French people

Macron warns French sacrifices will be needed as tough winter approaches

PARIS, Aug 24 (Reuters) – President Emmanuel Macron warned the French on Wednesday that there are difficult months ahead as the world faces “a big change”, but unions rejected his call for sacrifices , saying workers needed higher wages to keep up with rising inflation.

Addressing the first council of ministers since the summer recess, a tanned but solemn Macron said the world was facing the end of easy abundance of goods and resources and “a certain recklessness”.

“The moment we are living (…) may seem structured by a series of crises, each more serious than the other,” he said, referring to the drought, fires and storms that hit France during summer as well as the war in Ukraine and disruptions in world trade.

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“I believe what we are going through is rather a big change, a big change,” Macron said, urging his ministers to be ambitious and the French to agree to try harder.

“Freedom has a cost,” Macron said. “The battles we have to fight…will only be won through our efforts.”

Macron, who won a second presidential term in April but then lost his absolute majority in parliament, will face tough challenges over the coming months, including persuading reluctant lawmakers to pass the 2023 budget.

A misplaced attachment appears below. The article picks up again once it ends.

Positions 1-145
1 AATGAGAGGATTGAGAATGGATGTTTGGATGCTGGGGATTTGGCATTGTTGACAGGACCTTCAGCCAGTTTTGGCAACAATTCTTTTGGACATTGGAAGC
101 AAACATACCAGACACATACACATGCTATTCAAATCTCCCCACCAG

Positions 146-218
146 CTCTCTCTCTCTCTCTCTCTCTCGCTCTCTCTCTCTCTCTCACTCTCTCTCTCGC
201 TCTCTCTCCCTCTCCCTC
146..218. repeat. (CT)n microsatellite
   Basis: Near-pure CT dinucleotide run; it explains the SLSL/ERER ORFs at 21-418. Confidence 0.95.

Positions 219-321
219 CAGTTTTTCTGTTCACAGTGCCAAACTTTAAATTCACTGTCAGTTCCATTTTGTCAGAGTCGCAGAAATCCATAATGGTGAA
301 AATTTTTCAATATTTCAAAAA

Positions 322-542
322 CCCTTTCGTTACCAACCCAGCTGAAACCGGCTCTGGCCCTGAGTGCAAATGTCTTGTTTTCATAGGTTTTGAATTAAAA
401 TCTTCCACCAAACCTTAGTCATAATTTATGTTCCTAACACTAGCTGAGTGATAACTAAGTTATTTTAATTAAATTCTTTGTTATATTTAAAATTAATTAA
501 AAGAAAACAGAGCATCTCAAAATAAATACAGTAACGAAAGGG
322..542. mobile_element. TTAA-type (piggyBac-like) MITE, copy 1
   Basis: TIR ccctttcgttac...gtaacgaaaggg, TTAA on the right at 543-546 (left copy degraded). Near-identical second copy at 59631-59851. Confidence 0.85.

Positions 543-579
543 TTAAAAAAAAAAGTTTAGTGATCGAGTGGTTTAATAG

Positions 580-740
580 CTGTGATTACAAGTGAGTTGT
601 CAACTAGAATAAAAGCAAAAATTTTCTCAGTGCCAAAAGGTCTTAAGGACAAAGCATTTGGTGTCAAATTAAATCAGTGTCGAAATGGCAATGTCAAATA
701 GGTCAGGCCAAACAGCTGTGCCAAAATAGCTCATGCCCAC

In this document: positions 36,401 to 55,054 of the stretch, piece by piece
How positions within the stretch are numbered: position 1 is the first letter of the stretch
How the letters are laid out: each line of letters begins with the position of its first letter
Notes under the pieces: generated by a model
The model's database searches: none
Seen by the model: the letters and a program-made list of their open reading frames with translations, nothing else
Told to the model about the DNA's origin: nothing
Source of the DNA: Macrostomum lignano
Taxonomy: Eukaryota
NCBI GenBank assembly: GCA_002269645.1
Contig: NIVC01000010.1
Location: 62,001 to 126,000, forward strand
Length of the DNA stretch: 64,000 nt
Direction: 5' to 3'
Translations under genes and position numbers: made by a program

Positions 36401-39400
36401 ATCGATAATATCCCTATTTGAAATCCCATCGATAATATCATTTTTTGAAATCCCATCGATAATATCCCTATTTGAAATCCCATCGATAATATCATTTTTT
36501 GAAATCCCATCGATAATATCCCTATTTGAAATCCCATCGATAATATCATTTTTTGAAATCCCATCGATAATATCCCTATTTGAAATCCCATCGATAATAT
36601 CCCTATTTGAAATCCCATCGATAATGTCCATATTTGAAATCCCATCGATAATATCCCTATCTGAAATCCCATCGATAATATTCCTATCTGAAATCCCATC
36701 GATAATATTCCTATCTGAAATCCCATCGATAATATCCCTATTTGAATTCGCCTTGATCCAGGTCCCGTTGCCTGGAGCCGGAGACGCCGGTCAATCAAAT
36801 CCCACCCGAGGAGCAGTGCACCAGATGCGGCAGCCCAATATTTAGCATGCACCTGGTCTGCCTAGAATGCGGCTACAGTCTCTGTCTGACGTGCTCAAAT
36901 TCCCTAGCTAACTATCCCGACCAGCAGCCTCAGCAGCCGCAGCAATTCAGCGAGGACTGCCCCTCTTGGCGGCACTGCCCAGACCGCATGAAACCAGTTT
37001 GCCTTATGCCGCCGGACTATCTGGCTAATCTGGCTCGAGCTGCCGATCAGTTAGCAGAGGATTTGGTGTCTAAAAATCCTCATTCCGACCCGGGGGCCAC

A key question will be whether to renew price caps on electricity and gas which expire at the end of the year, as well as a rebate on fuel, which together have helped to maintain the French inflation lower than many EU peers, but weighs heavily on public finances.

Reforms to the pension and unemployment benefit schemes are also underway and could trigger street protests.

“We will stand up against these new sacrifices,” Philippe Martinez, the head of the CGT union, told BFM TV after Macron’s comments, adding that the September protests would call for measures to raise wages and limit price hikes. .

But Philippe Gosselin, an MP from the conservative opposition Les Républicains, said Macron needed to push through reforms after a sluggish few months after his election.

“It’s back to reality,” Gosselin told Reuters. “Since the legislative elections, in fact, there has been no real leadership.”

Macron, who also said the government would step up its fight against climate change, had another message for his ministers – and those who oppose his plans.

“I also expect seriousness and credibility in the face of such anxieties, such challenges,” Macron said. “It can be appealing to say what people want to hear…but you have to ask yourself the question of effectiveness first.”

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Reporting by Ingrid Melander, Elizabeth Pineau, Dominique Vidalon, Michel Rose, writing by Ingrid Melander, Editing by Catherine Evans

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